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The good and the bad of online discussion forums

What is the value of online discussion forums? This expert sees the good and the bad in online forums.

The strength -- and weakness -- of online discussion forums is that anyone can post anything, no matter how accurate,...

insightful or reasonable it may be. Moreover, simply posting a comment imbues it with a form of credibility, but also evanescence, with even the most cogent comment fading into obscurity as additional comments accrue on the topic.  

But when used properly, forums help to build individuals' professional reputations, share ideas and get advice. LinkedIn is perhaps the biggest host of such forums, supporting far more posts on far more subjects than one can count. I follow and participate in several forums for a variety of reasons. Forum posts help keep me current on interests and issues in my several fields. Sometimes they inform me about topics with which I'm unfamiliar, and they offer added perspective to subjects I am familiar with. Posts also provide opportunities to get known and to "get to know" other thought leaders, and I can give back to the community by sharing information and ideas based on my expertise.

On the other hand, forums have several downsides. Reading and commenting on forums takes time, and I sometimes wonder how far-more-frequent-than-I posters have time left to earn a living. Also, many posts are not worth reading. For instance, some online discussion forums are overrun by job notices in disregard of the forum's separate section reserved for posting jobs. Still other posts merely introduce a participant who is not only new to the forum but also to the field. And many "newbies" ask questions that are way beyond the forum's role; essentially, "Tell me everything I need to know about …"

You will also find that some questions are asked over and over -- perhaps only a month or two apart -- each time, no doubt, by someone new to the forum. Annoyed readers scold that you should review prior topics before adding your own post. I wouldn't think to do so and I don't fault others for failing to search history. People want an answer to their own question rather than someone else's.     

You have the option to filter topics to decide whether or not to read a post; but arguably the biggest forum shortcoming involves the questionable accuracy of what is posted on a given topic. Usually, posts from those with expertise are reasoned and reasonable, although even experts don't always agree with each other. Many posts reflect only how things are done at someone's job or what they learned in school. A handful of individuals seem to have something to say about practically every topic, often somewhat religiously touting particular methodologies or ideas from their chosen guru; typically talking only with each other and steering discussions off-topic. Posts frequently reveal to an informed observer how little many of the posters know or understand about their field; but I fear many readers lack perspective to recognize bunk. Otherwise they wouldn't "like" so many nonsensical comments.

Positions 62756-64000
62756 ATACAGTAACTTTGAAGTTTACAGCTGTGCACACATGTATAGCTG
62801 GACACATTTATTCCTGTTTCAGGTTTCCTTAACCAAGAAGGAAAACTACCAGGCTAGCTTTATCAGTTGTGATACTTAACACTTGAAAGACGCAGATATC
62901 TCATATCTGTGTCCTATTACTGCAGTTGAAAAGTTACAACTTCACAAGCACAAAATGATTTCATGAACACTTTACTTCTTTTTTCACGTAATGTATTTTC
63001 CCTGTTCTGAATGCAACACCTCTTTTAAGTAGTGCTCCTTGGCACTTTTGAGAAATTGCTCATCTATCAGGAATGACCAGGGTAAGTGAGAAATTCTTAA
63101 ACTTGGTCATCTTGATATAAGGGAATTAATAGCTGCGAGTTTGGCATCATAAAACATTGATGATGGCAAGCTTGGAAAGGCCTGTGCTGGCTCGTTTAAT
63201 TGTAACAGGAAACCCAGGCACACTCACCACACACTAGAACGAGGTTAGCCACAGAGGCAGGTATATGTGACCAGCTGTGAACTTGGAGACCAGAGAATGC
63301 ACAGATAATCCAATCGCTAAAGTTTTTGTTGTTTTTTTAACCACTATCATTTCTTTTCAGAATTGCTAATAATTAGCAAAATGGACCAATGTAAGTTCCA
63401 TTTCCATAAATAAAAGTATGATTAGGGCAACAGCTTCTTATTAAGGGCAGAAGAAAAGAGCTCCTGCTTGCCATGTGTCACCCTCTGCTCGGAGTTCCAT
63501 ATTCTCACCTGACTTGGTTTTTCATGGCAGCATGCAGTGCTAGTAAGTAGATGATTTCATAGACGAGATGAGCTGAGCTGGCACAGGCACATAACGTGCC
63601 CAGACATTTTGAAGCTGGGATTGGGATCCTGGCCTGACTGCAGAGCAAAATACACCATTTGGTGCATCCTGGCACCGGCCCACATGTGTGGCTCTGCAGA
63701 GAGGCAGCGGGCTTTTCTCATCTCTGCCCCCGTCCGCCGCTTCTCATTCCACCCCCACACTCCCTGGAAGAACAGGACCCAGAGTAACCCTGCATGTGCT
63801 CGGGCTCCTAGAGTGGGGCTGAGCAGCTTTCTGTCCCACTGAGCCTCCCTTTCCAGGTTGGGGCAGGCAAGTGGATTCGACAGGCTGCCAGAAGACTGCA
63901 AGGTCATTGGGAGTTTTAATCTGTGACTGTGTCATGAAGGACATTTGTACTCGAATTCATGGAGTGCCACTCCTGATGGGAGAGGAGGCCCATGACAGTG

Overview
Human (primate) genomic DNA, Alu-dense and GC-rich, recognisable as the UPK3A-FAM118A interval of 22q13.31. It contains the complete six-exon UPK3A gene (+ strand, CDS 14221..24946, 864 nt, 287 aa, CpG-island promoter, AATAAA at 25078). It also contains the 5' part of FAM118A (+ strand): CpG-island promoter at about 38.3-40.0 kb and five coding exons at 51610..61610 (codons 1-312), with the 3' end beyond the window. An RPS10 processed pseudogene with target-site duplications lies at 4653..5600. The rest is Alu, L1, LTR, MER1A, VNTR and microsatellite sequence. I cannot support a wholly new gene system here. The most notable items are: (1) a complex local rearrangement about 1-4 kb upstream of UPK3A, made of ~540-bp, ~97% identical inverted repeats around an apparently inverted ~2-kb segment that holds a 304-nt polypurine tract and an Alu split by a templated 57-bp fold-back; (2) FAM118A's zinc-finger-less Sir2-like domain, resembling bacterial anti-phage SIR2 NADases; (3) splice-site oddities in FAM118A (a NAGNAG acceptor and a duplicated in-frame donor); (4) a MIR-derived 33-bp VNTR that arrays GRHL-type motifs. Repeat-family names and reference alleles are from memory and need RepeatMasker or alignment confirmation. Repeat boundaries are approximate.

You can challenge others' comments in online discussion forums, but I've long since found that to be a rabbit hole. Oh, and others no doubt feel the same way, though surely unreasonably, about my comments.

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This was last published in May 2015

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What has your experience been when using online discussion forums?
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I love discussion forums. I rarely visit sites that don't offer forums or comment sections, because to me it's even more interesting than the content itself to hear what others think of a given topic. 

Of course, anyone can say anything, and a lot of people say things that I'm sure they would never say to someone in real life. It all depends on the site. On some sites, the posts tend to be not worth reading; on others people obviously put some time into typing out thoughtful posts that really add to the discussion. A "like" or "upvote" feature is a must-have, in my opinion! That way, the users can upvote the most useful posts, and downvote those that don't add value. Many sites hide the posts that get downvoted a lot, which helps other from wasting time reading them.
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I used to frequent LinkedIn forums, but I find it hard to justify prioritizing my social media time against it now. I get the diversity of thought I like from Twitter, with a much shorter time investment. I also use chatrooms to talk to people I already know and trust to get solid advice, so spending time on LinkedIn groups just doesn't cross my mind anymore.
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Thank you for sharing. How do you deal with the proliferation of sites vying for your time?
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